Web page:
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Homemade Dehydrators

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posted on Jun, 6 2016 @ 10:10 AM
I found this article about making your own food dehydrators and thought I would share it here.
They seem to be very easy to make and great for budget-minded preppers.

posted on Jun, 6 2016 @ 10:33 AM
Good article. Some examples I hadn't seen before. Thanks.

posted on Jun, 6 2016 @ 10:34 AM
a reply to: mamabeth

I have been thinking of buying one, but I just can't justify that I really "Need" one!

This will give me something to play around with!

posted on Jun, 6 2016 @ 10:42 AM
a reply to: seeker1963

I spent a lot of money on the one I have,it's an Excaliber.
Another thing I learned to,don't try to store too much in a container.
I had a speck of mold in one bag and it contaminated the whole lot.

posted on Jun, 6 2016 @ 11:05 AM
They still find caches of Pemmican in the midwest, left by Plains indians. They did expeditions, too. Like a base camp and further camps to their destination each stocked with rations in case they needed it.

In my youth this valley had lots of apricot orchards and every harvest there were racks and racks of sun drying apricots.

Couldn't do that now in Silicon Valley, too much pollution raining down.

Storage is a problem. If you dry food to consume every year thats one thing. If you want to store food for years 'jusincase', best to go with number ten cans, enamel lined and nitrogen filled. Thats store bought for you redneck muthas.

Banana chips, nuts and raisins will last years under the right conditions.

posted on Jun, 6 2016 @ 11:20 AM
I find that some foods dehydrate better than others. Some of my kids really enjoy dehydrated apple slices, so they focus on running that through our old dehydrator when school is out. It works best if you dip them in a solution of citric acid--it keeps the apple's flesh from turning an unappetizing 'snap'--brown. You can buy citric acid in a powder in the canning section at the store. It works for banana slices too, which would otherwise turn an ugly brown color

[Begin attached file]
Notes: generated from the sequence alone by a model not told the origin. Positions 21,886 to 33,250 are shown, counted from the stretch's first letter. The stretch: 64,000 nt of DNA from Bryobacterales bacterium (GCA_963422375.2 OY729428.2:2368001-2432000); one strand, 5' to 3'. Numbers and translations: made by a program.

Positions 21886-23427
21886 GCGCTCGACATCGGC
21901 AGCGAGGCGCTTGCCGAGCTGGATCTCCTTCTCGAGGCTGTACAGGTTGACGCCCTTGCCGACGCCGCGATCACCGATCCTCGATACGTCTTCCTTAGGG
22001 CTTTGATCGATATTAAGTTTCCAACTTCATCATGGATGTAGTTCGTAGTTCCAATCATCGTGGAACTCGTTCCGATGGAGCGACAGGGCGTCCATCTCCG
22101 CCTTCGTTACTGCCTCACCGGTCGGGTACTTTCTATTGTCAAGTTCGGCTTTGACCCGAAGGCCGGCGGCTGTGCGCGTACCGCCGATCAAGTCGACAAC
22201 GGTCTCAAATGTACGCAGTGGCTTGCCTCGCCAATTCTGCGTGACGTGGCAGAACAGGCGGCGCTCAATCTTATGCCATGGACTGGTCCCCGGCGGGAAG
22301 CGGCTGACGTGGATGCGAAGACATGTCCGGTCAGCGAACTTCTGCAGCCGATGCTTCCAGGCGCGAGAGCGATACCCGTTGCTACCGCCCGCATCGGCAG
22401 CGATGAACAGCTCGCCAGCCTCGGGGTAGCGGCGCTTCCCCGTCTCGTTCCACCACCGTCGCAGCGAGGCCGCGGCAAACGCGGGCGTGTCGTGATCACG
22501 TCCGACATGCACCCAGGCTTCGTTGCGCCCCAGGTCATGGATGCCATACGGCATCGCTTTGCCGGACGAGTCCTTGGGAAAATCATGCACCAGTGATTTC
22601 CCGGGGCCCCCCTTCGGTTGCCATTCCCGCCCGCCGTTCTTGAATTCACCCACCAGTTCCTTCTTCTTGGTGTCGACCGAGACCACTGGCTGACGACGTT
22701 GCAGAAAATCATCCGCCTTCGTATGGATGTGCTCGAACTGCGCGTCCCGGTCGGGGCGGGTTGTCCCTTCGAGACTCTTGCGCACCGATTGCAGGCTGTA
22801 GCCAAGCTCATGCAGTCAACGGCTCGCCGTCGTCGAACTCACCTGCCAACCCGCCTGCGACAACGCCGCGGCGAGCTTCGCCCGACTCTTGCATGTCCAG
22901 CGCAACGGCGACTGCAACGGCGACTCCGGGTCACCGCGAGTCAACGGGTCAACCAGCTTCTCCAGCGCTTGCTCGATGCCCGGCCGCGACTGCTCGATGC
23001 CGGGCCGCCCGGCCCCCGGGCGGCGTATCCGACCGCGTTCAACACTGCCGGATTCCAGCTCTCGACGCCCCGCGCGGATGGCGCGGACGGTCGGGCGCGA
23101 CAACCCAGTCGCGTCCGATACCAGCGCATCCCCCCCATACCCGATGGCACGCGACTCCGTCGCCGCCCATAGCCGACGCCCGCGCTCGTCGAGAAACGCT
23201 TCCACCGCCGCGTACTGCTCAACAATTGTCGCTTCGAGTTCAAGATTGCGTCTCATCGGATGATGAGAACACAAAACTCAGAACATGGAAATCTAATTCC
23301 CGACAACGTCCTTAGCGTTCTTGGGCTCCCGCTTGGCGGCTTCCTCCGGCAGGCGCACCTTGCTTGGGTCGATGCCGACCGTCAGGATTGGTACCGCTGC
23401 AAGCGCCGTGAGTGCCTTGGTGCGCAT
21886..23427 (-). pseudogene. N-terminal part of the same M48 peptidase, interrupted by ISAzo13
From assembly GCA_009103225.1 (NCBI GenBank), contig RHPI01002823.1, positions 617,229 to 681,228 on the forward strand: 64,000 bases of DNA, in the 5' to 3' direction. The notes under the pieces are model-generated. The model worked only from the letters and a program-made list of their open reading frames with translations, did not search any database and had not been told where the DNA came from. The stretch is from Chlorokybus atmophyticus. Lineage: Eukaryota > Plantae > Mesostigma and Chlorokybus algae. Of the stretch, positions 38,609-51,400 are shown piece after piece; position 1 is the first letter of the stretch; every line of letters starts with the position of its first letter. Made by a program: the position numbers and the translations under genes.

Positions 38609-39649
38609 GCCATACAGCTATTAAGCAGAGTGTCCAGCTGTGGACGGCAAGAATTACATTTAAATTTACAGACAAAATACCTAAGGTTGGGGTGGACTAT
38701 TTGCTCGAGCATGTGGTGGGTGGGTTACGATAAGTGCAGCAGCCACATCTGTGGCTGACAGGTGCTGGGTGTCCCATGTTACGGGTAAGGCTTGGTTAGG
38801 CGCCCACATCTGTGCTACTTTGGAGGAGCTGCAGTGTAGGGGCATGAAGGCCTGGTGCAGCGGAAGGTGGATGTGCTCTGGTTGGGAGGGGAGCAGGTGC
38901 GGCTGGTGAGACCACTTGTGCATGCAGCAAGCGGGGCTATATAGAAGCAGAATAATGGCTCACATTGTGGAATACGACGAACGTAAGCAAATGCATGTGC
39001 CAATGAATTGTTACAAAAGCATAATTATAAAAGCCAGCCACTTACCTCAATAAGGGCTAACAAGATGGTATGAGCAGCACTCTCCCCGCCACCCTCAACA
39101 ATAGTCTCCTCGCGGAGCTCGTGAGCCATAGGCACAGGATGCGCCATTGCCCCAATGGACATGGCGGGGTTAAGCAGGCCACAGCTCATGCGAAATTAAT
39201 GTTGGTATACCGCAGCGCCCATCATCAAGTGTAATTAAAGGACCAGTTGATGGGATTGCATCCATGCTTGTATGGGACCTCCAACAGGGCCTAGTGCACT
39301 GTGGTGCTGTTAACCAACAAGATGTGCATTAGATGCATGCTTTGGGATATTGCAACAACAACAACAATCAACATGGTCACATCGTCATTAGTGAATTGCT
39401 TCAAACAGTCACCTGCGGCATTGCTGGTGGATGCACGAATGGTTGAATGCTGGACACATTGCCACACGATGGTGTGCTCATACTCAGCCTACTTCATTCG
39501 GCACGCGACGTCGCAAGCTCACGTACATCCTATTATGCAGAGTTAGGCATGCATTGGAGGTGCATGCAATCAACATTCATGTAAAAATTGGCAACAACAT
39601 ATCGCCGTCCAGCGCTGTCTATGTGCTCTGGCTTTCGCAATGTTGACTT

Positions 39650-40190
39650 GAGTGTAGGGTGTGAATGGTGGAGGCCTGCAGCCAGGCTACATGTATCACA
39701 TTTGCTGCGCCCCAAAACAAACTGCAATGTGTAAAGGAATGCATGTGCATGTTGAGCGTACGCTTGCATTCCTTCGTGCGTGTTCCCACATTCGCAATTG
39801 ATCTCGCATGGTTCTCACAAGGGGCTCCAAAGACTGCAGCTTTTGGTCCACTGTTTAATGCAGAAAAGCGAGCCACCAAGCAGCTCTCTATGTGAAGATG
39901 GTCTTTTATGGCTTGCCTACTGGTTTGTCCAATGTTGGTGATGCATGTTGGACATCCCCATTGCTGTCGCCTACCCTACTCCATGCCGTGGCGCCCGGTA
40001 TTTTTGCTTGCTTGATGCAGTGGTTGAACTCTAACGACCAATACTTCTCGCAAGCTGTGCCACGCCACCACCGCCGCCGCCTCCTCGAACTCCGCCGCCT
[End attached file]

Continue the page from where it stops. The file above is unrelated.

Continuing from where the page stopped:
My spouse and I prefer dried pineapples; the dehydrating process intensifies the flavor, and enough citric acid is present that it doesn't discolor.

Watermelon becomes bitter for some reason, as do strawberries sometimes.

I am experimenting with dehydrating the ingredients for soup. I'd like to be able to just add hot water....

posted on Jun, 6 2016 @ 11:47 AM
The back of my station wagon makes a great dehydrator. I just park in the sun.

posted on Jun, 6 2016 @ 01:00 PM
on Good Eats, they showed two furnace filters and a fan. The logic was, cold is better then heat.

posted on Jun, 6 2016 @ 02:56 PM
I use a TSM. Its stainless and has stainless racks. I plug it into a invertor that is powered by a solar panel recharged battery bank, so I can continue use after dark

posted on Jun, 6 2016 @ 08:13 PM
Here's an example of a simple homemade dehydrator:

The screens are just to keep the bugs out.

Just set it outside on a warm dry sunny day (a bit of a breeze is even better as it speeds up the drying process) and let nature do its thing.

The trick is to cut up your food into small pieces. The higher the water content, the smaller the pieces need to be.

posted on Jun, 6 2016 @ 08:38 PM
So many awesome DIY/Solar dehydrators out. If you haven't tried dehydrating before its great, with banana chips and dried strawberries being to die for along with various dried meats
The limit of things really is your imagination.

I've got an Excalibur as well and they are awesome! A really great accompaniment is a vaccuum sealer. The best way to seal without using jars/cans and no added weight/size.

On a similar note (similar to the pizza box one form that article). I have built Solar Ovens before, similar to this and they are surprisingly effective! I was planning on designing and building one out of wood for when we are camping in summer fire bans.

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